[Ubuntu PA] Fwd: Ubuntu help for a business

Art Alexion art.alexion at gmail.com
Mon Oct 27 10:31:44 GMT 2008

As I understand it, xen's primary benefit is paravirtualization, which  
you only get if your hardware supports it.

I have no experience with xen, but the performance difference between  
qemu and kvm on the same hardware are dramatic. VMware on that  
hardware performs somewhere in between.


Art Alexion
Sent unsigned from an iPod. That's the reason for the top posting as  

On Oct 26, 2008, at 9:36 PM, brent timothy saner  
<brent.saner at gmail.com> wrote:

> Hash: SHA1
> John Back wrote:
>> Bret,
>> In reading over Steve's email I began to wonder why a person  
>> running a
>> business would divert significant time to become the CIO working a
>> solution to run his business using Ubuntu discussion groups.
>> Ubuntu is an excellent product but when one starts to run Windows  
>> based
>> business applications on top of Ubuntu the whole process can be
>> difficult and require countless billable hours to resolve.
>> Steve was already having problems with Windows OS and his business
>> applications. I would posit that adding more layers of complexity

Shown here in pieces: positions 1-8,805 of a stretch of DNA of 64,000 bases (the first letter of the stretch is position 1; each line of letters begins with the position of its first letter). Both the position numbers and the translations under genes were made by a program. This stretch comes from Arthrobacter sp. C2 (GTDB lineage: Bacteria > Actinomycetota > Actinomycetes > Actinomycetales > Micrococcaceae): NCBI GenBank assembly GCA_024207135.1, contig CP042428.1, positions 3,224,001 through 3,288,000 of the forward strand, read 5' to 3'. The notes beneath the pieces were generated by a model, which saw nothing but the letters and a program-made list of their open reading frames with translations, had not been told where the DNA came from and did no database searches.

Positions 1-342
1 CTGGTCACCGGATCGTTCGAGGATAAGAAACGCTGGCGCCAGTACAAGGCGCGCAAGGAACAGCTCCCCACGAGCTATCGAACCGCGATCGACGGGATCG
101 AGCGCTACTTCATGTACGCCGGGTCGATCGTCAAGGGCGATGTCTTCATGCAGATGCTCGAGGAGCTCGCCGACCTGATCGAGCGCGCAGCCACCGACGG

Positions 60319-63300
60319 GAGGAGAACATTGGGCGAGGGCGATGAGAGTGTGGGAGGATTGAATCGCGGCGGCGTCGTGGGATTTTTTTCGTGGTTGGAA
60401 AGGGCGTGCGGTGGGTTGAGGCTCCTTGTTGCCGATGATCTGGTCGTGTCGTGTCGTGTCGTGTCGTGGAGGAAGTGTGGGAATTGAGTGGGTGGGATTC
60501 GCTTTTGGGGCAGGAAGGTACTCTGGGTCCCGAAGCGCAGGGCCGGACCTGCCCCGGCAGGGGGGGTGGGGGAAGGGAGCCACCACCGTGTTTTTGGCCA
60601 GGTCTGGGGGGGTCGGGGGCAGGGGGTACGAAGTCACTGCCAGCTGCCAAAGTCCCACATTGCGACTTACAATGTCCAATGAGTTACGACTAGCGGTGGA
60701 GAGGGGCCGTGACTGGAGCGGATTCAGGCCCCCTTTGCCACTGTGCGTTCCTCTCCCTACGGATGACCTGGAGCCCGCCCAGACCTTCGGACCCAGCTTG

>> including virtualization will have Steve ready to take a very long  
>> vacation.
>> I would put this project in the category of 'No good deed shall go
>> unpunished' and this project will drag Steve over numerous technical
>> hurtles and probably have him bad mouthing Ubuntu for both real and
>> imaged problems.
>> John
> i do concur on the point you have there, john.
> however, virtualisation has a huge merit to it- GNU/Linux, being
> arguably much more stable ;) is an excellent host. if the windows  
> "box"
> (vm) goes down, it's simply a matter of shelling into the host and
> restarting the VM (or, if the error is unrecoverable, copying over one
> of the vm backup images you made ahead of time ;)
> of course there's a learning curve involved, but it's a question of
> whether he thinks the pros outweigh the cons (a learning curve being  
> one
> of them in this instance).
> i do have a suggestion. i've used vmware (for personal AND business
> implementations) and..well, i'm not a fan of their products. i've used
> virtualbox and fell in love immediately. however, vmware typically  
> plays
> with enterprise/corporate environments than vbox does. i think vbox  
> aims
> to be more end-user/home/small business environment.
> that being said, Xen might be an attractive alternative to both. it  
> cuts
> past all the cruft (since, and someone please correct me if this is
> inaccurate, both vmware and vbox use xen as a base) straight to the
> heart of it.
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